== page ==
The cast of The Umbrella Academy continues to grow with five more actors joining the upcoming Netflix series. This past summer, news broke that the streaming giant is developing a small screen adaptation of the Eisner award-winning comics and graphic novels created and written by Gerard Way and illustrated by Gabriel Bá. The comics version of the story first made waves in 2007 via the six-issue limited series titled The Umbrella Academy: Apocalypse Suite, followed by the second series, The Umbrella Academy: Dallas, which first hit the shelves in 2008.
Umbrella Academy revolves around the estranged members of a dysfunctional family of superheroes known as, well, The Umbrella Academy. After going their separate ways, the characters Luther, Diego, Allison, Vanya, Klaus, and Number Five are all forced to band back together following the mysterious death of their father – a case that they must solve themselves. However, things get complicated when the group’s individual personalities threaten to once again drive them all apart.
Earlier last month, it was announced that Ellen Page has been set to play Vanya, the superpower-less, black sheep of the family. Now five more actors have joined her, rounding out the main cast of Umbrella Academy. The show’s new additions include Game of Thrones veteran Tom Hopper as Luther; Hamilton breakout Broadway performer Emmy Raver-Lampman as Allison; David Castañeda, who is also set to appear in the upcoming Sicario sequel Soldado with Josh Brolin and Benicio Del Toro, as Diego; British Misfits series actor Robert Sheehan as Klaus; and finally, Nicky, Ricky, Dicky & Dawn veteran Aidan Gallagher as Number Five.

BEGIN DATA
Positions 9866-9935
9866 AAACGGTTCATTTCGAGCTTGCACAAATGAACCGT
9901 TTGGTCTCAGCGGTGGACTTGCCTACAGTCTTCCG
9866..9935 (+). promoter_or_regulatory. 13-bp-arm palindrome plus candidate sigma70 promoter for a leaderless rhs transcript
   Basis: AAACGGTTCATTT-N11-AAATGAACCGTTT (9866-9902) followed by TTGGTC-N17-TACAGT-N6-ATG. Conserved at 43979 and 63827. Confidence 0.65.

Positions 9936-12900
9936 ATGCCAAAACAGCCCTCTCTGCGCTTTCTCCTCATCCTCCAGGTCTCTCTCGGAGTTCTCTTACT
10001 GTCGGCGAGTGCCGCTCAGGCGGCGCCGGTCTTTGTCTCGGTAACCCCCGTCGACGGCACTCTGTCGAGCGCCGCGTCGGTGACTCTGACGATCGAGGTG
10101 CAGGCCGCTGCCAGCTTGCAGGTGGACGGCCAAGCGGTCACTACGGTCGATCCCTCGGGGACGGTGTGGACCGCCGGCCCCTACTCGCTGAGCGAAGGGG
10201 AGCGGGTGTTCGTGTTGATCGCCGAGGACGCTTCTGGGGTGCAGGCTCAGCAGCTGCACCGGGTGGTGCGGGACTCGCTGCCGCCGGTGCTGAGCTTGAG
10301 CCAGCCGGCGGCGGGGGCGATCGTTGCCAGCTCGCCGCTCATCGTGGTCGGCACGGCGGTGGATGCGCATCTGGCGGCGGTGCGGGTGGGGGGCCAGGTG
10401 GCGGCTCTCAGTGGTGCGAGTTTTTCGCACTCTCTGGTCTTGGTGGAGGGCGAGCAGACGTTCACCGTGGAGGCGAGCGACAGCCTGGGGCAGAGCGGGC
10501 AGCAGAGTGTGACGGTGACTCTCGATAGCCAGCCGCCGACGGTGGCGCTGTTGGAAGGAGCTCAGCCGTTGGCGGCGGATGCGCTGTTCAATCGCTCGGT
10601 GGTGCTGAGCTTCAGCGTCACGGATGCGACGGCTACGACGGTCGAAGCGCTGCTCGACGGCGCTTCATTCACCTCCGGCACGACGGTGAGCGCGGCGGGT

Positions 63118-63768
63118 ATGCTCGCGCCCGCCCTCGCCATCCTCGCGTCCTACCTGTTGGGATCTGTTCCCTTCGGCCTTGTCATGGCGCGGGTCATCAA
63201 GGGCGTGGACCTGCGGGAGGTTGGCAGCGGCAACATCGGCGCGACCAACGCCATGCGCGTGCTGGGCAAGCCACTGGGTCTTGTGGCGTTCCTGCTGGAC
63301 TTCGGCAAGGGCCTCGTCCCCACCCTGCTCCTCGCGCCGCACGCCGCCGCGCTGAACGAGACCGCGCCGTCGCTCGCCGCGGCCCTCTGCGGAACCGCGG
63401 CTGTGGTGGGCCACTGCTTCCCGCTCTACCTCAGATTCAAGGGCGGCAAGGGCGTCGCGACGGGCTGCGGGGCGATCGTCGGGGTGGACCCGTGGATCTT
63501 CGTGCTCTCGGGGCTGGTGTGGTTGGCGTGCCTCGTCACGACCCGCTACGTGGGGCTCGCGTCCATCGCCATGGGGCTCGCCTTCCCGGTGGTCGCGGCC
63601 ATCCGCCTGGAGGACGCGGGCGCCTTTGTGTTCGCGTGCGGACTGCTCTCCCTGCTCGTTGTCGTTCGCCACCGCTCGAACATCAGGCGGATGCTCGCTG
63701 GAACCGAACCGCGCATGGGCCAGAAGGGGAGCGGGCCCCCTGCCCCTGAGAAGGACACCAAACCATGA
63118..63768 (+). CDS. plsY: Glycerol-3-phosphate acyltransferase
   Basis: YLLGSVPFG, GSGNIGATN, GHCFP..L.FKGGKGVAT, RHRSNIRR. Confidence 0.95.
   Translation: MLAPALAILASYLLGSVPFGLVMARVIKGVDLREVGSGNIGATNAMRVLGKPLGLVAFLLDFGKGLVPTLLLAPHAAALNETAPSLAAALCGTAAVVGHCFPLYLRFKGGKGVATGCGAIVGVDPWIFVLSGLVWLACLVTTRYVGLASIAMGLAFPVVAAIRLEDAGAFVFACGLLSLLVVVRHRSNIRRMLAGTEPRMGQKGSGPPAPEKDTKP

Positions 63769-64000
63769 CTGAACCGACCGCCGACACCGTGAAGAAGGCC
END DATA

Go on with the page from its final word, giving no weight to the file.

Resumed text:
Superhero properties are currently hot commodities in Hollywood, with big film studios churning out fresh comic book film adaptations every year. The small screen is also populated by numerous series that mine story inspiration from graphic novels, which is why The Umbrella Academy could be an easy sell for Netflix if done right. Aside from its potential to be the company’s next breakout freshman series, its twisted take on a rather beaten core story centering on family could break the mold when it comes to family superheroes – a premise in the genre that has seen limited success over the years. IPs that have similar backdrops like Fox’s twice rebooted Fantastic Four and Marvel TV’s poorly received Inhumans have failed to capitalize on the popularity of superhero offerings, so here’s to hoping Umbrella Academy hits the mark, by comparison.
The Umbrella Academy is a great way for Netflix to get into the comic book genre, especially with their existing Marvel TV series no longer expanding beyond what they already have. Starting in 2019, Disney’s own streaming platform will house future Marvel TV shows, directly competing with the more established streaming service.
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